If book five in the Bridgerton series were a cake, it would be one tier of Mary Poppins, and one tier of Sound of Music with a thin layer of gothic Brontë jam holding the layers together. I may start to use these cake analogies for all of my reviews. I apologize in advance.
Mama Violet had been trying to marry off second eldest daughter Eloise for quite some time. However, having refused multiple proposals, Eloise preferred to settle into a comfortable spinsterhood with her best friend Penelope. A safe bet since no one ever pursued Penelope let alone offered a proposal of marriage.
Of course, in book four, Eloise’s brother Colin has to go and ruin everything by falling in love with Penelope and subsequently running off with Eloise’s would be whist partner 4life. This throws a curve ball that she did not prepare for. Eloise is a take charge kind of gal, but now in her late 20’s, she finds herself unprepared for this 11th inning surprise. (I have no idea where these baseball analogies are coming from. Apologies for using them and also, most likely, using them incorrectly.)
It is Eloise’s penchant for writing letters that may offer a surprise solution. After penning a note to offer her condolences to her recently deceased cousin’s husband, Sir Phillip, Eloise soon finds herself exchanging letters with him on the regular. Remember her ink stained hands and squirrelly behavior in book four? Quite a bit of this book is what Eloise was up to while Colin and Penelope were feeling each other up in carriages and unchaperoned front parlors.
A year into this epistolary hanky panky between Sir Phillip and Eloise, Sir P drops a super romantic “maybe-we-are-suited-and-should-just-get married-why-don’t-you-come-and-visit-and-let’s-see-what-we-think” bomb. Not sure how she feels about it and busy with Penelope and Colin’s betrothal/wedding situation, Eloise sits on Sir Phillip’s offer. When she does decide to take him up on the visit, she is embarrassed to mention it to her family and sneaks off unchaperoned (gasp!) to the English countryside before she can change her mind.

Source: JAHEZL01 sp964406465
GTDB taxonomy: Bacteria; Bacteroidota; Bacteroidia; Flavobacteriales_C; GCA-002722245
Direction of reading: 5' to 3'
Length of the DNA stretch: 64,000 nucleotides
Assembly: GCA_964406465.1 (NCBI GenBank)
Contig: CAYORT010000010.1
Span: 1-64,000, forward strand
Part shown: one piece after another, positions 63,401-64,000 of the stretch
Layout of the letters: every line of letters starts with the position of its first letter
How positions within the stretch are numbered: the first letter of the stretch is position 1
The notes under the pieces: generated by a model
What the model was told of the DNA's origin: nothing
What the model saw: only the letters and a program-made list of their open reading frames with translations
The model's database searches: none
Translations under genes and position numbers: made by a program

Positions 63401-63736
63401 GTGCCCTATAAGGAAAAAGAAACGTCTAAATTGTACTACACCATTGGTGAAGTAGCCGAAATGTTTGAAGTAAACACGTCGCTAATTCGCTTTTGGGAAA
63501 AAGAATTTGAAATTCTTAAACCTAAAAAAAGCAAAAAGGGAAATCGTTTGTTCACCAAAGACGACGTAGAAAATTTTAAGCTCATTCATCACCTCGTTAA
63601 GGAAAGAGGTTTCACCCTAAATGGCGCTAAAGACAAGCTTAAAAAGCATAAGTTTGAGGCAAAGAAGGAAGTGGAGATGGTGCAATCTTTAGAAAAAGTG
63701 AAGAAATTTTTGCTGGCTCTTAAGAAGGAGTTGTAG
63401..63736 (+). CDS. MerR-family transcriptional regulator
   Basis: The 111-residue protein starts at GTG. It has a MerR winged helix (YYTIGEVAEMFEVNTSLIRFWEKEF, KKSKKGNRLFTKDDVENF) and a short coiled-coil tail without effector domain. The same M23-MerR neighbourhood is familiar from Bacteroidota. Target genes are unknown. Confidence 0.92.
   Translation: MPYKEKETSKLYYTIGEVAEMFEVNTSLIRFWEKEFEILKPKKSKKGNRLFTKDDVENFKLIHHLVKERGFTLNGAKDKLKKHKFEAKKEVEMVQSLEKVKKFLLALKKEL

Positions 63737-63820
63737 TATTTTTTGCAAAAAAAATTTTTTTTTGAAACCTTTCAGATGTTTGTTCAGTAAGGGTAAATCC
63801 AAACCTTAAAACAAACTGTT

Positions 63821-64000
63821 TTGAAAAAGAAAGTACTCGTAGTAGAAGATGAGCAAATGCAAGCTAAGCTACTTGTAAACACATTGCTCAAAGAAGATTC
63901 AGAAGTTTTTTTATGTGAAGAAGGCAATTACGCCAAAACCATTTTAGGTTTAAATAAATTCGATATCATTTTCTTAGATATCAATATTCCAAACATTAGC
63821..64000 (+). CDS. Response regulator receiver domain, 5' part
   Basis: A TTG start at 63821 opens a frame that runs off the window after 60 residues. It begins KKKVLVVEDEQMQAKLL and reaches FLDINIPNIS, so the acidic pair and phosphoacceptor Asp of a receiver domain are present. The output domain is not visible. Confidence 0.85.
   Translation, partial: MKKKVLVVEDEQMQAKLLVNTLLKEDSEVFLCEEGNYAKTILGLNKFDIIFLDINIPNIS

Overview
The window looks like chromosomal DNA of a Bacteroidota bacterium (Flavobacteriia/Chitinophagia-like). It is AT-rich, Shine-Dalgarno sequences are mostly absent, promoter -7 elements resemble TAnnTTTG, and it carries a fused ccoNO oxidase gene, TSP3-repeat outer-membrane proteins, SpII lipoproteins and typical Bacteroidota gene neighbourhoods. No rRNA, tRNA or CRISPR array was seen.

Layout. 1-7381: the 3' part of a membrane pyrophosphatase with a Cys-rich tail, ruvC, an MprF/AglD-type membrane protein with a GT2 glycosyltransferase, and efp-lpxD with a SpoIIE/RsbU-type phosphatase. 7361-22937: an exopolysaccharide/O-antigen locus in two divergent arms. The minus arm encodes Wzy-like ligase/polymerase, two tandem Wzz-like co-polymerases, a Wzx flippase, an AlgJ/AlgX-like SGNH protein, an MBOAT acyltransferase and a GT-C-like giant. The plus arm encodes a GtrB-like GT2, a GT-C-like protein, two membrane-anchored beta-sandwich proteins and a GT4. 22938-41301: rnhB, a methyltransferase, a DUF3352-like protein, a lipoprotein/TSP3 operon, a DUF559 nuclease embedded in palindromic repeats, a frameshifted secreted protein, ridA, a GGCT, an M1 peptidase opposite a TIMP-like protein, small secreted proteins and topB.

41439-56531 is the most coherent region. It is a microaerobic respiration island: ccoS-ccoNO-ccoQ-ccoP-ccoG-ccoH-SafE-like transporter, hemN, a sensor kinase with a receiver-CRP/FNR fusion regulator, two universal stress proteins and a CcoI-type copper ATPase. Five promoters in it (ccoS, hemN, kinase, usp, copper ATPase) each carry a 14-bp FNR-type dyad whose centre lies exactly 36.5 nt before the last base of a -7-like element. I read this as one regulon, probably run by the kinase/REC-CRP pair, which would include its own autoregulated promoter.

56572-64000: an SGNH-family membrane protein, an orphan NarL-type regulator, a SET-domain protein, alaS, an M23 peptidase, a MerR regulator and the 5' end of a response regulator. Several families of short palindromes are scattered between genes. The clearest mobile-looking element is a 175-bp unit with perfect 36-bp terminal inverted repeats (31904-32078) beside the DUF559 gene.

When she arrives unannounced, Sir Philip is caught off guard but pleasantly surprised that she isn’t a frumpy spinster. Eloise is surprised that he has two small and very feral children that somehow escaped mention in a year’s worth of correspondence. In addition, their personality differences become very apparent quickly. Eloise talks about everything. Sir Philip talks about nothing. He is a wet blanket of guilt and anger looking for someone to manage his neglected children while he hides in his greenhouse all day. Eloise is put off but determined to get to the gooey center that she thinks Sir Philip has based on a couple of passionate kissing sessions. All the while, the melancholy spirit of Sir Phillip’s dead wife (that aforementioned gothic Brontë jam) permeates everything. Yeah, not an auspicious start.
The waters get even muddier when the children set booby traps for Eloise and all four of the Bridgerton brothers show up on the doorstep looking to avenge their potentially ruined sister. (Those brothers busting in on Sir Philip was delightful and the best part of this book even though I had to endure Benedict who is in NO POSITION to cast aspersions on ANYONE at ANY time for ANY reason.)
Book five rests on the fence somewhere between the book that should not be named (ahem, three) and book four (current favorite.) Honestly, Eloise is what saves this one. She really is a lovely character. Sir Phillip? Meh. It’s hard to not have some sympathy for him because of his extremely traumatic childhood (seems to be a running theme in these books) but I didn’t find him all that compelling as a romantic interest. I’m sure that his outdoorsy manliness was supposed to appeal but when coupled with his often childlike obstinance? Not so much. More than once, I thought Eloise should have absconded with his children to her widowed sister Francesca’s Scottish castle and left Sir P. to tinker in sadness in his greenhouse. Just saying.